February 26, 2016
USA Today ranked the top 10 states where the middle class is dying
North Carolina ranks 4th among states with a dying middle class, according to a recent report by USA Today, which used data from the U.S. Census Bureau and the Bureau of Labor Statistics to determine that middle incomes here fell almost 2 percent between 2010 and 2014.
North Carolina’s unemployment rate dropped 4.8 percentage points from 2010 to 6.1% in 2014, just below the national unemployment rate of 6.2% that year. Despite the improvement, however, income inequality has been getting worse in the state. The highest earning 20% of North Carolina households have an average income of more than $166,000, up 3.3% since 2010. Meanwhile, the income of a typical middle class North Carolina household fell by 1.8%, more than twice the comparable national income decline of 0.7%.
Union membership, which is often associated with middle class health, fell 1.3 percentage points to 1.9% in 2014, the lowest share in the country. Low union membership can often make it more difficult for workers to organize and advocate for themselves. North Carolina has resisted workers’ demands to raise the minimum wage above the federal minimum of $7.25 per hour, which many argue would help mitigate income inequality.
Unsurprisingly, three of the “top” five states – Georgia (2nd), North Carolina (4th), and Tennessee (5th) – are in the South.
Why is the middle class dying in these states?
Despite being essential to economic growth, middle class incomes have suffered from wage stagnation. According to the Economic Policy Institute, an economic and social policy think tank, one reason that middle class incomes have remained flat for decades is the divergence of productivity and wage growth. Just after World War II — a time many have called America’s golden age — productivity and wages both increased more than 90%. Since 1973, productivity has continued to climb, increasing 74.4%. Meanwhile, however, wages have increased by less than 10%. This means owners and investors, many of whom comprise the wealthiest 20% of households, have by and large reaped the benefits of the greater productivity. The workers, on the other hand, have not seen comparable wage increases.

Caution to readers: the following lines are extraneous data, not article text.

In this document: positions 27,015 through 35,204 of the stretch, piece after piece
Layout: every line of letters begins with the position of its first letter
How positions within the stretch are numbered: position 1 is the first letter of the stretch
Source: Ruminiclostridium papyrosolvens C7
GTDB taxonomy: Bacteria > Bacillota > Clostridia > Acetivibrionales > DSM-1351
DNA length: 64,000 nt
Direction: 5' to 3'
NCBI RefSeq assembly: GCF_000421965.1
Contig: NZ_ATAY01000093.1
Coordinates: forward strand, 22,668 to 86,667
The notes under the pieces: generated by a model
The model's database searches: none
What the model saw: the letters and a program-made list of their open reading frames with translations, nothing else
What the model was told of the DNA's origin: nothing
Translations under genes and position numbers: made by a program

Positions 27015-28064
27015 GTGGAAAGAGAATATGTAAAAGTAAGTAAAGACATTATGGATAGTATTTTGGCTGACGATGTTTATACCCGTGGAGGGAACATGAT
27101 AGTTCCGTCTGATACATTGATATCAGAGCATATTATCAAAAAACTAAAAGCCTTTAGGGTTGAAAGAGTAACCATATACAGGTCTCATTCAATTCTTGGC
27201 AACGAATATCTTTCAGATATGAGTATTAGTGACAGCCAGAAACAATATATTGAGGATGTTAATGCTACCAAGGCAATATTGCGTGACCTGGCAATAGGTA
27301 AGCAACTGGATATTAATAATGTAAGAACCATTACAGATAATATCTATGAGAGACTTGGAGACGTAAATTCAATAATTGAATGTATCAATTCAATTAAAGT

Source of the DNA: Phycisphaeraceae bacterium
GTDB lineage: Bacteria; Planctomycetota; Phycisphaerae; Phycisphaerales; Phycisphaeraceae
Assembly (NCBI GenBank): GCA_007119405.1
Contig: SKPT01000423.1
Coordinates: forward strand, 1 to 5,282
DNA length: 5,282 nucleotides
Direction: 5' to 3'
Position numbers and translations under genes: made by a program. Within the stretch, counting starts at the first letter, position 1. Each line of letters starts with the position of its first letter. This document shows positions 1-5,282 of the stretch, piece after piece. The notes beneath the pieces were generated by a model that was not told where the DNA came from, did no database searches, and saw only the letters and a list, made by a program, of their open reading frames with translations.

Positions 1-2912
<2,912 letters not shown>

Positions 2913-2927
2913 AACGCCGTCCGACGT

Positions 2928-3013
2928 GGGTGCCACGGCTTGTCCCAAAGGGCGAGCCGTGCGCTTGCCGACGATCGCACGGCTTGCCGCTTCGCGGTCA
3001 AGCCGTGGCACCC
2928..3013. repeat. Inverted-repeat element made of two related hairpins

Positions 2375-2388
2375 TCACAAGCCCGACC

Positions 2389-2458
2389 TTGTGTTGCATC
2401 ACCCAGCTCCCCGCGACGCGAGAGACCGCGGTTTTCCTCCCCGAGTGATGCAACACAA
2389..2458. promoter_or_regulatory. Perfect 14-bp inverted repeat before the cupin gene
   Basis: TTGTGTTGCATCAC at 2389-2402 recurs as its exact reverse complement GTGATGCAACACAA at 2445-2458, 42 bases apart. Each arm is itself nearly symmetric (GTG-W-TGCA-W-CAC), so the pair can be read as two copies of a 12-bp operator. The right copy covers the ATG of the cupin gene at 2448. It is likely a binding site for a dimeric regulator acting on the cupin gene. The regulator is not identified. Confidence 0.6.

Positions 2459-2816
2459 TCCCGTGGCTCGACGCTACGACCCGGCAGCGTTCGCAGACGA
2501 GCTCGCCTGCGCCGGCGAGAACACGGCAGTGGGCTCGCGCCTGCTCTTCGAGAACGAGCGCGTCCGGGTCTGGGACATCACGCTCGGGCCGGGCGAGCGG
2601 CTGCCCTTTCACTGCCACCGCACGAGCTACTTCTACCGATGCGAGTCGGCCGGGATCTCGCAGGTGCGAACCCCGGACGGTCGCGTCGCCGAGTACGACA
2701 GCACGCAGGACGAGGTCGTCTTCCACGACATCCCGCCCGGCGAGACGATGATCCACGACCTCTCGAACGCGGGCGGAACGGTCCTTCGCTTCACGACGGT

A big part of the reason productivity gains are no longer being passed along to workers in the form of higher wages is because far fewer have collective bargaining agreements today than forty years ago.
Declining union membership may also have contributed to the suffering of the middle class. In 1979, 24.1% of American workers belonged to a union. Today, just 11.1% of Americans are unionized. The decline of union membership has largely mirrored the shrinking of middle class incomes.